After dinner, we lay on the deck, gazed at the incredible night sky, talked some travel shit, and reflected on a rather wonderful first day.
Day Two: Coral, Groupers, Giant Mantas, and a sweaty uphill hike
Today was all about the sea. Three classic snorkels. And, for the divers a chance to dive at Batu Bolong, one of the world’s classic sites.
We started the day with a gentle cruise to Siaba Besar. Laura and I were very familiar with this spot since it was the site for our diving liveaboard hostel. Mikel took the Italians on another discover dive, while us Americans floated above the coral. And, what magnificent coral it was! Huge Rose-shaped coral everywhere you looked. There was tons of fish-life too. Even better, the currents were extremely mild.
Next stop was Batu Bolong. Laura had dived here a week ago and declared it the best dive site she had visited. This is no place for novices so I passed up last time. Mikel told us that it was a great snorkel spot so I was very excited to get a glimpse of what Laura had seen. Laura, of course, got geared up and dove with Mikel and Holly.
Batu Bolong is a curious attraction above the water. It is a rock pinnacle with a protruding area of a mere 30m long and 20m wide. It is in a channel with extremely strong currents so you have to pick your time to enter carefully. It was quite placid when we arrived so we would be able to do a 270 degree swim around. Usually, the side currents are too strong to allow this. I have to say I was nervous. I stayed damn close to the guide!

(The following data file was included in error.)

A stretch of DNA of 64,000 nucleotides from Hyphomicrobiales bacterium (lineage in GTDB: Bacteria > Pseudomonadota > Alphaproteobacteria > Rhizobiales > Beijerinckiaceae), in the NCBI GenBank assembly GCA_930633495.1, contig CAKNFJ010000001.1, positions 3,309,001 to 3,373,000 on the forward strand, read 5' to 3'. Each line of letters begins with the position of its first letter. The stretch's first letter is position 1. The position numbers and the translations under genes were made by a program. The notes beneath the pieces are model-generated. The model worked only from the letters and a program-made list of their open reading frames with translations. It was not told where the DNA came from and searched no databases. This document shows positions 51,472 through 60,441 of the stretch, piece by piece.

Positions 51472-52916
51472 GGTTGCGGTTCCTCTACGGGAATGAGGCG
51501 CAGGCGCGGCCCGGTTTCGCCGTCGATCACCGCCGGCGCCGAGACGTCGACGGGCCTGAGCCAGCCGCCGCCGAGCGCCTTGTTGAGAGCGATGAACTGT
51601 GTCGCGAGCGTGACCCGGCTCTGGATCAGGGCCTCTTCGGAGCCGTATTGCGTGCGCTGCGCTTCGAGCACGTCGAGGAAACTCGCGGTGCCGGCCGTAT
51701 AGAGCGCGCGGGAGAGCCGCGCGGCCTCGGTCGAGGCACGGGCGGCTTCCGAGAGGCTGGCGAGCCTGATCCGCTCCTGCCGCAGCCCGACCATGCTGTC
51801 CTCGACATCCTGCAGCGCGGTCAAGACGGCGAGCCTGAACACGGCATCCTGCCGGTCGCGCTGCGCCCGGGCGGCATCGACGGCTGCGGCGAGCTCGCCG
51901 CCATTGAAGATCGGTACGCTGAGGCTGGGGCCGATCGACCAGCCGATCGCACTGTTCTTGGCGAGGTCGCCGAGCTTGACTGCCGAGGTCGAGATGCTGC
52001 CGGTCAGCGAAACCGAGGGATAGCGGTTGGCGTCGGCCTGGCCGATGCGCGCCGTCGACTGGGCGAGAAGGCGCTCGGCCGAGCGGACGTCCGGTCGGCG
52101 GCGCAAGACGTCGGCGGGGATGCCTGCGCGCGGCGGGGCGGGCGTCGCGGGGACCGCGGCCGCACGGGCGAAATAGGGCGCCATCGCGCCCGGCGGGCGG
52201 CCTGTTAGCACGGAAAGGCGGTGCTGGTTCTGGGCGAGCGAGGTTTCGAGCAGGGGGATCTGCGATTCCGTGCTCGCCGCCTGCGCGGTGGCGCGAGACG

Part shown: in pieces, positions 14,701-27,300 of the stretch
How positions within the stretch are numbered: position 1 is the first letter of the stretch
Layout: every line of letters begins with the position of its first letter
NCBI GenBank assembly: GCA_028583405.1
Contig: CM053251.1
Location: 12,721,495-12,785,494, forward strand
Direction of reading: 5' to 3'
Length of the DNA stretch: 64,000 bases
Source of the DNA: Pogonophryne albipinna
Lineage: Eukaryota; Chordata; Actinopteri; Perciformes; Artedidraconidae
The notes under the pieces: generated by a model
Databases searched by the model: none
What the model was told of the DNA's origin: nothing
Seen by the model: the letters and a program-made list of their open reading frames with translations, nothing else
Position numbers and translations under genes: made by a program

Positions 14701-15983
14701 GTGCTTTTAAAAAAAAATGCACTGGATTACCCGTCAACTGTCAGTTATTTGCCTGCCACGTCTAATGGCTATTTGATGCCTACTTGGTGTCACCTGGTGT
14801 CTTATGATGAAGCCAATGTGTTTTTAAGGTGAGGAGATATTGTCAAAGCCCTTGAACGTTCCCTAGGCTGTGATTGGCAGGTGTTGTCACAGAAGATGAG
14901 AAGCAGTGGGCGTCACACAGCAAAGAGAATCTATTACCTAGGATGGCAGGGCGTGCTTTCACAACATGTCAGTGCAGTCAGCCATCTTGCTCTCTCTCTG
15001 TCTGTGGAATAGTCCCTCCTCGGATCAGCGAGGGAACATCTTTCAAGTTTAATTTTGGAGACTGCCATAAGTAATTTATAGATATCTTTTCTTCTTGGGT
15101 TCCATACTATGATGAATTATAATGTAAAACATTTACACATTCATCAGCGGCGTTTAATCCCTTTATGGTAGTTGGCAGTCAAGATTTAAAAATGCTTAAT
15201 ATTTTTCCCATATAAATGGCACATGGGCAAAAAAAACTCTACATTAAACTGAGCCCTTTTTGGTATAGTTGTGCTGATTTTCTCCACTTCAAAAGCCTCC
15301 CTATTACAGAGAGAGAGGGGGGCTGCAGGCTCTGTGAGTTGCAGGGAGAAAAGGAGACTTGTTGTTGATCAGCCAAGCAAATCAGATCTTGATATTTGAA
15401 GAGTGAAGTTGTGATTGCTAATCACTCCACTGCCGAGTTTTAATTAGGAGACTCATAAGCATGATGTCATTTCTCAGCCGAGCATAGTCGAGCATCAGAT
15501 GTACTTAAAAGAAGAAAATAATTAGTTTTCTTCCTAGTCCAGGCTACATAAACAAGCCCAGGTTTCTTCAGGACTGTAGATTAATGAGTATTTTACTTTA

But, it was an extraordinary snorkel. Every direction you looked there were huge amounts of fish. Some of them enormous. Man, I have got to come back and dive this some time. Here are a couple of Laura’s pics and a video from her dive.
We were absolutely buzzing after Batu Bolong. Only one thing could top that: Manta rays.
Not before we had a quick lunch break at a breathtaking spot out in the ocean though. The Salacia moored up at a tiny sandy beach in the most beautiful turquoise waters. Sensational!
Laura wanted a few photos out on the island, so we decided to swim the twenty meters over. For the deep sea snorkels, I usually keep on a life vest. No need to stress myself out unnecessarily. For this short swim, I ditched the vest. Bad mistake! I jumped in and for some reason I breathed in while still below the surface. I got a lung full of saltwater and freaked out! Worse, there was quite a strong current. I panicked a little, my swimming form went awry, and I started to float away from the boat. Not cool. Eventually, I struggled back towards the boat and Mikel tossed out a line to me. Ugh! After all the good work in the water in the last few months that seemed like a step backwards.
I took the small boat to the island and took a few sheepish photos with the missus. I did swim back to the boat though. If you fall off a horse get right back in the saddle…and all that!